Daily Telegraph article

The creative spark that inspired Black Sun, Red Moon: A Novel of Java and Merdeka Rising came from a short news article in the (London) Daily Telegraph newspaper. It is reproduced in full below. A single sentence mentioning 'a little known incident when…', first amazed me, then fired my imagination. Like many I had assumed that Japan's surrender in the Far East had been a calm and orderly 'wrapping up' after the decisive use of the atomic bomb. In fact Asia was plunged into turmoil. Revolutions in Indonesia (then the Netherlands East Indies); Vietnam, Laos and Cambodia (then French Indo-China); and civil war in China meant that there was no peace in Asia. A World War had fractured into multiple local conflicts. 

The situation in Indonesia, the setting of the first, post-war, Islam-influenced nationalist revolution, was complex, tense and deadly. Black Sun, Red Moon (and Merdeka Rising) is my fictional take on many events that are a matter of record. In truth there was far more behind the—as Martha Gelhorn wrote for Collier's Weekly—'dirty little war' that began in Java in late 1945. It was a drama played out against a background of three dying empires (Japanese, Dutch and British); a resurgent Islam; a fresh, optimistic Asian nationalism that deeply unsettled the victors of the Second World War, those 'Great Powers'; all of which threatened the fledgling United Nations. The conflict was also a 'forgotten' or at least a largely 'ignored' war, certainly in Britain, where a war-weary populace probably did not want to hear of British soldiers still fighting, not least in an ‘ lliance' with their very recent enemy. The British Government, equally sensitive, obliged by describing the revolution in official communications as 'the Java situation'. 


Japanese war crimes. 

Old soldier returns surrender sword

By Jenny Shields, Scottish Staff

In a remarkable gesture of reconciliation, the British general who took the Japanese surrender in Indonesia 45 years ago has returned a 16th century samurai sword to the defeated commander’s widow.

The story of the gift started with an extraordinary incident after the surrender, when Japanese troops were re-armed by the British to help them liberate the Java internment camps.

In 1945 Gen Sir Philip Christison was Commander-in-Chief Allied Land Forces, South-East Asia, and he accepted the surrender of Japanese general, Moichiro Yamamoto. The ceremony took place in the Dutch KPM hall in Jakarta. However, it was not the first time the two men had met, as Gen Christison recalled at his home in the Scottish Border town of Melrose this weekend.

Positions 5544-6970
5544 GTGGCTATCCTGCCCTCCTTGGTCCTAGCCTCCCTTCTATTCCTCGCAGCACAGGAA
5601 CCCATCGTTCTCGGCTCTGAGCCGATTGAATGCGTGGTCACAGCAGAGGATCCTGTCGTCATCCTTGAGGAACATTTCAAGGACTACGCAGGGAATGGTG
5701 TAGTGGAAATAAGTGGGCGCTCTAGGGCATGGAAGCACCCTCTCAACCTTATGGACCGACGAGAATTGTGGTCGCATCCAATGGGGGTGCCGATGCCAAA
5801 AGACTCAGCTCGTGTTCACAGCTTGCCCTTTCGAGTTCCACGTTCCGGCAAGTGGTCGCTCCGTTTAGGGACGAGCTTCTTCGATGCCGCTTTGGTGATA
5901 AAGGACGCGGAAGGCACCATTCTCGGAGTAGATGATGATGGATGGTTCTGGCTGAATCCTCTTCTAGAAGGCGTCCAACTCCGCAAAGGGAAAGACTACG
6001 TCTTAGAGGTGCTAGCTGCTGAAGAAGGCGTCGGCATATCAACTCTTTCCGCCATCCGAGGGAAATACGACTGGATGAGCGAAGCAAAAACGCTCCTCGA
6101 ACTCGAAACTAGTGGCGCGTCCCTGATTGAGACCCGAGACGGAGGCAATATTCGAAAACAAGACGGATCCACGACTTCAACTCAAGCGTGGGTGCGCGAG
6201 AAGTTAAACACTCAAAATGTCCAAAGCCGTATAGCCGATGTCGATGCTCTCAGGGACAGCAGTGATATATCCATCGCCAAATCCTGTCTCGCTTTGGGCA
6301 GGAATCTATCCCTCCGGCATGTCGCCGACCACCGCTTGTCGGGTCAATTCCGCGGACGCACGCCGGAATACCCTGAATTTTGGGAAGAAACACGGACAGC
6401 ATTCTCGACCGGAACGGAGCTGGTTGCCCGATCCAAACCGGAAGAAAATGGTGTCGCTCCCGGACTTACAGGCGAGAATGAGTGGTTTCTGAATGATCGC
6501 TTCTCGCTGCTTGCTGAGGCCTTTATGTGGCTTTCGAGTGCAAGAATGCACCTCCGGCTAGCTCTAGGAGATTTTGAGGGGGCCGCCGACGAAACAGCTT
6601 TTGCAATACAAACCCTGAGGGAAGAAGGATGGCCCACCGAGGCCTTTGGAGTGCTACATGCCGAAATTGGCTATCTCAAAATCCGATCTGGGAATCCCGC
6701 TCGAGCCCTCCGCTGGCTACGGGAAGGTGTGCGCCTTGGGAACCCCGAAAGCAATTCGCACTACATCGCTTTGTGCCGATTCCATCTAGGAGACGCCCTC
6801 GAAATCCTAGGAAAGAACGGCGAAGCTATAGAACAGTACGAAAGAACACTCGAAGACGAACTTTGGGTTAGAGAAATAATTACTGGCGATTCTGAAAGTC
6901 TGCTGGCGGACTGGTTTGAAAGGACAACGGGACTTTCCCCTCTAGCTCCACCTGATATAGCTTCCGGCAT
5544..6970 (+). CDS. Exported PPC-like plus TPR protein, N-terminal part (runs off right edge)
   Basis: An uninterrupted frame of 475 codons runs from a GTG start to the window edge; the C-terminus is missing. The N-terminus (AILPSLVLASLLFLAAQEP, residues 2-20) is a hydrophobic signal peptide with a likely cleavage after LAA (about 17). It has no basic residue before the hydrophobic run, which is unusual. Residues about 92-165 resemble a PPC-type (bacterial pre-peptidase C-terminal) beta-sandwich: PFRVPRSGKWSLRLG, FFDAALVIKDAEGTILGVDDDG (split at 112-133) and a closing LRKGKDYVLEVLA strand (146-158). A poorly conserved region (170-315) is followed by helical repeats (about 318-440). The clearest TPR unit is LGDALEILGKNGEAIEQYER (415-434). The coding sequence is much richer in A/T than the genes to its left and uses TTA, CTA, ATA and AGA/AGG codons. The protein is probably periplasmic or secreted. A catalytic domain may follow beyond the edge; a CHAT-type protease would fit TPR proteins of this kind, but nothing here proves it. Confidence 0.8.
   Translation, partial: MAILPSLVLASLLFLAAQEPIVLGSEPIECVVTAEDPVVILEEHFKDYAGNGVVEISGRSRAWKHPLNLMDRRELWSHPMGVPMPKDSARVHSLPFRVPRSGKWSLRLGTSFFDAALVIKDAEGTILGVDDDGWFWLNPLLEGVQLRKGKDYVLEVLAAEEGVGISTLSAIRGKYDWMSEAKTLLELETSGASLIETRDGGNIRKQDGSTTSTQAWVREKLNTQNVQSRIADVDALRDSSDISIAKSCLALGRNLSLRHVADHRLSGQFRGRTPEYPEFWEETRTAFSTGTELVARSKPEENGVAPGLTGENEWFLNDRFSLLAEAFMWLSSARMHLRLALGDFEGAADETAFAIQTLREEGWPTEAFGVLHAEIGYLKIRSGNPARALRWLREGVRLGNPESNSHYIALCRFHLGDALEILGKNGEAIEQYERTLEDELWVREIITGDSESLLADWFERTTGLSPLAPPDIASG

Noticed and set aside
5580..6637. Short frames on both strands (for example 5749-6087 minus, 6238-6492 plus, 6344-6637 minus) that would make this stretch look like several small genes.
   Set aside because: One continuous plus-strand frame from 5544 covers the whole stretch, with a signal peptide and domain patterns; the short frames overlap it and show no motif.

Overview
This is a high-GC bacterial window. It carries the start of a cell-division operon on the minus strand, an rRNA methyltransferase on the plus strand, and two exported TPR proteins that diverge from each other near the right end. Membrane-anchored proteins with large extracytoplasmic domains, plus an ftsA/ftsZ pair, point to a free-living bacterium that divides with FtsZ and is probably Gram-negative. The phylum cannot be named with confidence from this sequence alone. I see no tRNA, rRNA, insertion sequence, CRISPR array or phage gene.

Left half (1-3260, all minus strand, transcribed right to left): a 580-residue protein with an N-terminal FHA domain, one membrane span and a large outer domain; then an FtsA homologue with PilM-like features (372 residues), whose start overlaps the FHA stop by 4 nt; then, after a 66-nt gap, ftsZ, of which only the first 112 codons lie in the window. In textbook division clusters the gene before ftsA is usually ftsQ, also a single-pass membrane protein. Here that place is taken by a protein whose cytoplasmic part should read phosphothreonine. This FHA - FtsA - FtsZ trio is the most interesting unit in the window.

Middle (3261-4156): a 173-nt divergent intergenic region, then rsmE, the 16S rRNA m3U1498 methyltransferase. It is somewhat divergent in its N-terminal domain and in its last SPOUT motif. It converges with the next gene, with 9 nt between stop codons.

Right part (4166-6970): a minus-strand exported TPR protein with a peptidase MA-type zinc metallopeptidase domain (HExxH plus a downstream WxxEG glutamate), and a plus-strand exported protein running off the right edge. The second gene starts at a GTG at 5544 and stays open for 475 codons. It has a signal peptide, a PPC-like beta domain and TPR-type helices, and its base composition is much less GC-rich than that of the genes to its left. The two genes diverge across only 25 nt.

Gen Christison, 96, said: “In 1929 a Japanese Captain called Yamamoto spent a year attached to the British Army, and for part of that time he worked as a staff officer in my office at Borden in Hampshire where I was stationed with the Third Infantry Brigade.

“He was a nice little man and spoke very good English; and so of course, I recognised him when he came into the hall in Jakarta to surrender.

“I said: ‘You can send your interpreter away. I know you, you know me, we’re going to speak English.’ He said: ‘General, my shame is very great. I did so hope you would not recognise me’.”

At that point the sword was handed over. “Yamamoto said: ‘I would like you to have my family sword which was made in Bizen in the 16th century’.”

The samurai sword stood in the corner of the general’s living room in Melrose until a few weeks ago when he received a telephone call from a Japanese war veterans’ association.

“He said the 16th Japanese Army association wished to mark the occasion when their troops were under British command.”

Gen Christison recalled that the defeated Japanese were re-armed to help the British to defend their base at Semarang. “From Semarang our lorry columns went out into the mountains to collect the Dutch women and children from the camps. But I didn’t have enough troops to hold my base and protect the convoys as they went up and down. As soon as the lorries moved out the first time, the Indonesians attacked Semarang. It was an impossible situation, hence the re-arming of the Japanese.

To mark the quirk of fate that led to the Japanese being under British command, the veteran’s association presented Gen Christison with a carriage clock at an informal ceremony at his home.

It was a gesture which led to the General making a generous offer of his own. “I felt that with this renewal of contact with the Japanese, we were now all friends together and I wondered what I could do to cement that. I felt I had to forgive and forget. It’s very difficult to forget, but not so difficult to forgive.”

He said that in the “last year or so” he had begun to feel forgiveness towards his old enemy. “It gradually dawned on me that things had changed for the better, but I had a lot to forgive them for: my only son was killed in Burma.

The return of the ancient sword was a spontaneous gesture. “I just felt during their visit, that the time had come to forgive the enemy,” he said.

© The Daily Telegraph [1990]

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